Interactive Brainstorming Activities

Instructor: Christopher Muscato

Chris has a master's degree in history and teaches at the University of Northern Colorado.

The goal of brainstorming is to generate ideas, but this can sometimes be hard if you're just sitting. These interactive ideas will get the mind and body working in different ways while brainstorming.

Interactive Brainstorming

Brainstorming is a crucial skill that has applications in personal life, school, and/or a career. However, sometimes brainstorming can become so static and commonplace that it actually stifles creativity and innovation. The point of these interactive activities is to get the mind and/or body working in new ways, infusing some new energy into the brainstorming process.

Interactive Brainstorming Activities

Speed-Dating Brainstorming

Give everyone the problem at hand, and give them three minutes to come up with one original idea. Arrange the room so that half of the people are seated at desks, opposite an empty chair. The remaining people will then fill the empty seats. When they sit, the timer begins. Both people have five minutes to share their ideas with each other and provide constructive feedback. Each person should try to determine (on their own) if the two ideas make a good idea match to solve the problem. When the five minutes are up, one person switches to the next seat and starts again.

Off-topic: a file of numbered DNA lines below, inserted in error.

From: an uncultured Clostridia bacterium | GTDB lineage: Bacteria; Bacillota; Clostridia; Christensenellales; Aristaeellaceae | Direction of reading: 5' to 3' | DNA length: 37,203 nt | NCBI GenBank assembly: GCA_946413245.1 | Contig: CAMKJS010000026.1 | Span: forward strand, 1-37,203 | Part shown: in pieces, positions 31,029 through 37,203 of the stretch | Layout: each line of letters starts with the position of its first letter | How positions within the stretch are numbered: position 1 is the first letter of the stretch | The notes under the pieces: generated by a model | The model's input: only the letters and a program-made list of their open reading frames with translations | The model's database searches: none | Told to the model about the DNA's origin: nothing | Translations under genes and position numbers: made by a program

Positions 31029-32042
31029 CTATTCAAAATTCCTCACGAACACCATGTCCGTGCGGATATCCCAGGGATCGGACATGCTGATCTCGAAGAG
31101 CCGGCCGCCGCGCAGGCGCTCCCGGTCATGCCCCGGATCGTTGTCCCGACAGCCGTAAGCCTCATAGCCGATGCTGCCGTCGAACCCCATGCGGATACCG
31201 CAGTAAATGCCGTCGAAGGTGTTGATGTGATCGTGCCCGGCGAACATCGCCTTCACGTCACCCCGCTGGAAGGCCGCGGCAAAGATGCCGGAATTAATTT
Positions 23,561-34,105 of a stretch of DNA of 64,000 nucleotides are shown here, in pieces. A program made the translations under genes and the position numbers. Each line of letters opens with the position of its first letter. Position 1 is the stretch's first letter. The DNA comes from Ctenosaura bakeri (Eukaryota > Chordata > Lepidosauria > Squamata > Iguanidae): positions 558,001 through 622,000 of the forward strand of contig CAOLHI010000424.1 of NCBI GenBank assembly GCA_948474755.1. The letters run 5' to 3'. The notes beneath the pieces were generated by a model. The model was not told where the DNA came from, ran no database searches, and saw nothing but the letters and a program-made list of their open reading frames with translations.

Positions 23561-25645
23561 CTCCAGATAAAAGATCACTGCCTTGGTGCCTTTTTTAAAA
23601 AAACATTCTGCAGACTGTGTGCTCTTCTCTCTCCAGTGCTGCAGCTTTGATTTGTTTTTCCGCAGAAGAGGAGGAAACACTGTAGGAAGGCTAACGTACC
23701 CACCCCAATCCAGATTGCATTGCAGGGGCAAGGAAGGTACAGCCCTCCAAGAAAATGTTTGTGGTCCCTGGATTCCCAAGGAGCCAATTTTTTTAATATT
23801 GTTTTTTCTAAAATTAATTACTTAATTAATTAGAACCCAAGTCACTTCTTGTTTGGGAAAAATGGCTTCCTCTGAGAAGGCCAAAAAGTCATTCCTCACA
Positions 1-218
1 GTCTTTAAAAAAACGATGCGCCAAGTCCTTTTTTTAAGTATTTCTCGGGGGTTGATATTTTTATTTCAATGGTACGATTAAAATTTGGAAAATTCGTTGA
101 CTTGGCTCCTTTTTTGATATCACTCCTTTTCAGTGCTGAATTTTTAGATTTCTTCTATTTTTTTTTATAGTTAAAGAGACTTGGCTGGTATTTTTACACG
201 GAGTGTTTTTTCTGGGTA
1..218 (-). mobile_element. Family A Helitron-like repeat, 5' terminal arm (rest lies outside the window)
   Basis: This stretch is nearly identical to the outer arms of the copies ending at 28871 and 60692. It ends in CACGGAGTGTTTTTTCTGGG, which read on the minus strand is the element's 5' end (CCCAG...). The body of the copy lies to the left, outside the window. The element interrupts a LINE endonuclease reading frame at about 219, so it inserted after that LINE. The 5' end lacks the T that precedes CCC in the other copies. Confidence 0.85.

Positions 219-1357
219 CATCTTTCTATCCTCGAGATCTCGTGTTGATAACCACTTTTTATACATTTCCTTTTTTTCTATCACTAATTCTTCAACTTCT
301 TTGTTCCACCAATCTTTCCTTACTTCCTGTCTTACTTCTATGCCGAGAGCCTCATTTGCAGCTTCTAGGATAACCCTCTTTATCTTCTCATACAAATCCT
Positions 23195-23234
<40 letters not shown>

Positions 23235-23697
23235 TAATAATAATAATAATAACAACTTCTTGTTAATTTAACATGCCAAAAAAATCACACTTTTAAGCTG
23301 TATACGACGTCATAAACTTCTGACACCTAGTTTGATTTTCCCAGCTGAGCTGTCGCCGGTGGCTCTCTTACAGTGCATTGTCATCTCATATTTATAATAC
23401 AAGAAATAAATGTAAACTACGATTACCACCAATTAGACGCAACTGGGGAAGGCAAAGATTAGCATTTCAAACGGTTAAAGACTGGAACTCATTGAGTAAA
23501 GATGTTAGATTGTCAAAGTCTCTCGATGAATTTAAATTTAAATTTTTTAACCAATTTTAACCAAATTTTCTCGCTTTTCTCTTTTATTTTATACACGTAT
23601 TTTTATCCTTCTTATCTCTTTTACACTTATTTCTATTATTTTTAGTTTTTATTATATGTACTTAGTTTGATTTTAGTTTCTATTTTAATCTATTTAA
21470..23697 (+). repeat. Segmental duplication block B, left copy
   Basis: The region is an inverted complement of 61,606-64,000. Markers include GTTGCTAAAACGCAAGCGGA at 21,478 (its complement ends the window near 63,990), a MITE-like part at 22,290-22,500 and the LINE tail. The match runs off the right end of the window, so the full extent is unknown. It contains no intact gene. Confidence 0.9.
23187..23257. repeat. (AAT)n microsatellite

• Materials: Notepads, writing utensils, stopwatch/clock

The Car Ride

Divide the group into teams of 3-5, and set out seats in two rows. Assign a problem to the group, and give them a few minutes to individually come up with initial ideas. Then, designate one person in each group as the driver. They will sit in the left seat of the front row. Next to them, designate and place the navigator. Remaining team members will sit in the back row and be backseat drivers.

Start the clock. For five minutes (or longer if you'd like), team members will use these positions to brainstorm and discuss. The driver introduces their idea and decides what directions to take in the planning. The navigator's job is to map out the route (write out the plan as it forms) and to call out any obstacles in the way. Every time the driver presents a new idea or solution, the navigator must immediately predict the biggest obstacle in making that solution a reality, and the driver will have to figure out how to deal with that obstacle. The backseat drivers should shout out any idea that pops into their head (good or bad) for the driver to consider. After five minutes, have them switch roles.

  • Materials: Chairs, writing supplies, stopwatch/clock

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